2.1.3. A journalist has the responsibility to bear in mind the legitimate interest of a minor. He/she will protect the identity of minors involved in crimes, whether as victims or as perpetrators, with the exception of the situation in which the public interest demands that they are properly identified, or if their parents or legal representatives so demand, so as to protect the superior interest of the minor.

2.1.4. The identity of the victims of accidents, disasters or crimes, especially those sexually abused, should not be revealed except with the consent of those victims or when there is a major public interest that prevails. The same treatment should be extended to vulnerable persons (the sick, the disabled, refugees, etc).

2.1.5. A journalist has the responsibility not to discriminate against any person on the basis of race, ethnicity, religion, sex, age, sexual orientation or any kind of disabilities and also he/she should refrain from any incitement to hatred and violence while stating facts or expressing opinions.

2.2. The Rules of Editing

2.2.1. Information must be kept clearly separate from opinions. A journalist must take clear steps to ensure this.

2.2.2. A journalist will verify the information in a reasonable manner before printing it and will express opinions based mainly on facts. Any clearly false information or information about whose truthfullness a journalist has reasonable doubts shall not be published.

2.2.3. With regard to what he/she reports, a journalist has to make efforts in order to present the points of view of all those involved.

2.2.4. While editing, a journalist will respect the rules of quoting. If he/she partially quotes someone, a journalist has the obligation not to distort the message of that particular person.

2.3. The Protection of Sources

2.3.1. A journalist has the responsibility to maintain the confidentiality of those sources that demand it, or of those sources whose life, physical or mental integrity or workplace could be in jeopardy if their identity were revealed.

2.4. Gathering Information

2.4.1. A journalist will obtain information in an open and transparent manner. The use of special investigative techniques is justified in the public interest and when the information cannot be obtained by other means. It is recommended that the use of special investigative techniques be explicitly mentioned when publishing the information.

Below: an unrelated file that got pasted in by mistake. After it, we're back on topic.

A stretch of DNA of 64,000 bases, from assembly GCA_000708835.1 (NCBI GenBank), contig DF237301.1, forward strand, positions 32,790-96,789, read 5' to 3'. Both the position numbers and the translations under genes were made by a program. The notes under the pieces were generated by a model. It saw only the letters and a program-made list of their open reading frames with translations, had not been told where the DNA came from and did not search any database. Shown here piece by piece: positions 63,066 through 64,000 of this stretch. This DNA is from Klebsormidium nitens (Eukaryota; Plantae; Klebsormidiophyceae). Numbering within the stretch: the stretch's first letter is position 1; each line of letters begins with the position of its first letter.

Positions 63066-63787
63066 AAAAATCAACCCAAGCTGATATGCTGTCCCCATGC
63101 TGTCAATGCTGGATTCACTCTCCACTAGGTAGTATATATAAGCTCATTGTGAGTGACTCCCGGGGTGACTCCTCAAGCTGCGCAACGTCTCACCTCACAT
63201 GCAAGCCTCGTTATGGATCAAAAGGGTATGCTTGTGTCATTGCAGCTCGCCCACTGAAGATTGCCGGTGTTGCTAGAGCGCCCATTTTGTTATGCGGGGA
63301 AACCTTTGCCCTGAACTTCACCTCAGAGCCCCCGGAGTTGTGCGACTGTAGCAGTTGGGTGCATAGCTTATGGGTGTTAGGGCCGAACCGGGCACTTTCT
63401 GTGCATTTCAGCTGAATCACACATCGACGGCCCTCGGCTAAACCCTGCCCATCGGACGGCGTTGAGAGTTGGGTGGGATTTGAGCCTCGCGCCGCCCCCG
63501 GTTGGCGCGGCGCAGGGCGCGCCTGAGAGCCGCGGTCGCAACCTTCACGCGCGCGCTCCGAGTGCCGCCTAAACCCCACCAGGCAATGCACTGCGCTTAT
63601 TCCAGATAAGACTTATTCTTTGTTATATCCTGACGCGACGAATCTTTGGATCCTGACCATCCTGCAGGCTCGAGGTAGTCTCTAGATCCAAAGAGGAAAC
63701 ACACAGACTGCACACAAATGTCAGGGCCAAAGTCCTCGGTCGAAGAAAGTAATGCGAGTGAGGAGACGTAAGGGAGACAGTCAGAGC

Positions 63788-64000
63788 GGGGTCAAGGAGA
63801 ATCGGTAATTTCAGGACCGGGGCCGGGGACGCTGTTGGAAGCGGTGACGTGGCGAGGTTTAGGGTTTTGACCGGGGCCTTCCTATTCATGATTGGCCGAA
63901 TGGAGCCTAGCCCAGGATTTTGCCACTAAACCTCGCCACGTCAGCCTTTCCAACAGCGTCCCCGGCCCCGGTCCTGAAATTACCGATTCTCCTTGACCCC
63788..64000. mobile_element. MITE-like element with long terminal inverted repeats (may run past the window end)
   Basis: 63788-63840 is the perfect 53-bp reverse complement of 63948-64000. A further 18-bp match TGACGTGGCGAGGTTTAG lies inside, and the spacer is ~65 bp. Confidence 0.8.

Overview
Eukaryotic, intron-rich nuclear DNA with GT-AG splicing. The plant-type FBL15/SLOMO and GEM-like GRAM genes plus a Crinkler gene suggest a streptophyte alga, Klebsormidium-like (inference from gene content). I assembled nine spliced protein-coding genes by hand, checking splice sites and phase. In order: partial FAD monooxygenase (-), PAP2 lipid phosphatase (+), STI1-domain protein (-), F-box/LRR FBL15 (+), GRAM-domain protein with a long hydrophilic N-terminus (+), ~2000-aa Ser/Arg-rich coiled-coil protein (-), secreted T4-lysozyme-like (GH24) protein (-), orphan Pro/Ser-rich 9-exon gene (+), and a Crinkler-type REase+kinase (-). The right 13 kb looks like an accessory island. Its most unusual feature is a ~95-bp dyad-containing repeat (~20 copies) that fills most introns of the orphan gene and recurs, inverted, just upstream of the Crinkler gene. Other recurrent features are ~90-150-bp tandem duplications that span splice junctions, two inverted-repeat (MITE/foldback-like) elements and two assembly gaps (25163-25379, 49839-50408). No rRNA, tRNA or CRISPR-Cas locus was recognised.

2.5. Abuse of Status

2.5.1. Using a journalist’s status in order to obtain personal benefits or in order to favour a third party constitutes a serious violation of ethical norms and is thus unacceptable.

2.5.2. Considering a journalist’s professional status, he/she will not accept gifts consisting in money or of any other nature, or any other advantages that he/she is offered.

2.5.3. A journalist will avoid putting him/herself in a situation of conflict of interests. It is recommended that a distinction be made between the editorial activities of a journalist and political and economic involvement.

2.6. Independence

2.6.1. A journalist will exercise his profession according to his/her own conscience and in complete harmony with the provisions set forth by the „Journalist’s Statute” [see below] and the present Code of Press Ethics.

2.7. Correcting Errors. The Right to Reply

2.7.1. A journalist will promptly correct any error appearing in his materials. If he/she thinks it necessary, a journalist may publish apologies.

2.7.2. The right to reply is granted when this request is considered to be justified and reasonable.

3. A journalist’s Rights

3.1. A journalist is protected by international treaties and conventions in which Romania took part and which guarantee the freedom of speech and free access to information, and information sources.

3.2. A journalist has the right to oppose censorship in any way.

3.3. The protection of professional secrecy and of confidential sources is both a right and an obligation for a journalist.

3.4. A journalist has the right to invoke the conscience clause. He/she has the right to refuse any journalistic action that he/she considers to be contrary to the principles of journalistic ethics or contrary to his/her own principles. This freedom derives from the obligation of a journalist to inform the public in good faith.